New York State is facing a $13 billion deficit, and a falling inmate population, and Gov. David A Paterson wants to save $26 million by shuttering four prison facilities. Faced with the prospect of losing a big part of their economic base, small, distressed towns and cities are banding together with a common cry: “Save Our Prison!,” reports the Washington Post. “This is a major impact on a small community,” said Paul Lashway, a guard for the past 10 years.
He is also a steward for the local corrections officers’ union. “I thought we were trying to save jobs,” he said. “Here, they’re trying to take ’em.” The prison union is leading an effort that includes lobbying the legislature, direct mailing, and radio ads in the affected communities. It’s a conflict being played out across the country.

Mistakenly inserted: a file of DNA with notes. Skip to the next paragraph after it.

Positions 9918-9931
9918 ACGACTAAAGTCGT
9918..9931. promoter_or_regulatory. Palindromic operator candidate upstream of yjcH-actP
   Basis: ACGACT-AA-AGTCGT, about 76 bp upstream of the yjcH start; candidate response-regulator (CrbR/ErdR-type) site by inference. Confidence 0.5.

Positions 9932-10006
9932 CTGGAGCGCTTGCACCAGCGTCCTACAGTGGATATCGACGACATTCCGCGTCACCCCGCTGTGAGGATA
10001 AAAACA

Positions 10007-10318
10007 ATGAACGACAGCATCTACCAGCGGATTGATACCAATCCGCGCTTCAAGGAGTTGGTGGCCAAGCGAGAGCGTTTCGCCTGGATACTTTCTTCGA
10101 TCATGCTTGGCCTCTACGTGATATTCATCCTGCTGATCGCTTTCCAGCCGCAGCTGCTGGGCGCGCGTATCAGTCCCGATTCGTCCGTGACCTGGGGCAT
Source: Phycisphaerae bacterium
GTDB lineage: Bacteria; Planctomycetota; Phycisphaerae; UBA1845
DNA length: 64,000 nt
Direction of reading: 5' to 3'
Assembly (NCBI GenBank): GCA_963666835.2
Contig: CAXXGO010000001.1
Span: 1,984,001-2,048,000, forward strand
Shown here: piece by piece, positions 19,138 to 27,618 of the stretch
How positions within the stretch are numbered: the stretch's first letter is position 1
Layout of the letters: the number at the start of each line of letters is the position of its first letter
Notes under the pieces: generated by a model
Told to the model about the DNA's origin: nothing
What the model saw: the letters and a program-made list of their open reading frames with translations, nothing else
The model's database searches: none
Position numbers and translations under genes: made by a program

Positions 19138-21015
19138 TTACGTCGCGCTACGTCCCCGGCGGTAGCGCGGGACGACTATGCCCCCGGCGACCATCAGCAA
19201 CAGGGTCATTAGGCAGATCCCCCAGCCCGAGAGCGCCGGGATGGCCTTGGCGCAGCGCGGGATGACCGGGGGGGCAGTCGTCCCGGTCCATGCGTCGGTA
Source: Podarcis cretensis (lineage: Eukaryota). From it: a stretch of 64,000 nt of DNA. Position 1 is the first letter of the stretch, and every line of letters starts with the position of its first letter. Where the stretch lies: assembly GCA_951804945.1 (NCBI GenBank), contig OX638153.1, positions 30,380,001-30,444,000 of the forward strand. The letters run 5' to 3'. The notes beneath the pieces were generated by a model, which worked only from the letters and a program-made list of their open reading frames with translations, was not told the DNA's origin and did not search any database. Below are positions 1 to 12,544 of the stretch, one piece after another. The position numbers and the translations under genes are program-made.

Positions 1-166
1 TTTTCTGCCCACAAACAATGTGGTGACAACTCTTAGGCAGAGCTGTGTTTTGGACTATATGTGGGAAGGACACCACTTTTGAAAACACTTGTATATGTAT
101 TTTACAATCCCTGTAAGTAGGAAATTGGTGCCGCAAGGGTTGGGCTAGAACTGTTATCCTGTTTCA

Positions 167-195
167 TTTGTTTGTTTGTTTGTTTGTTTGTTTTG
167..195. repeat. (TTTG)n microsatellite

The number of inmates boomed in the 1980s and 1990s, in part because of high crime rates and stiff mandatory-sentencing laws that targeted drug offenders. States rushed to build additional prisons to keep up with what appeared to be a growth industry. Many struggling, mostly rural, communities came to see prisons as a substitute for the family farms and the small manufacturing plants that were vanishing. Gregory Hooks, a sociology professor at Washington State University, who analyzed the economies of prisons, said that the pool of free inmate labor eliminates the pool of low-paid manual labor jobs, further depressing local economies. Prisons make communities dependent but without much return to the community, because the jobs are secured for life. He said a local prison may make an area less attractive to other types of businesses, particularly those catering to tourists.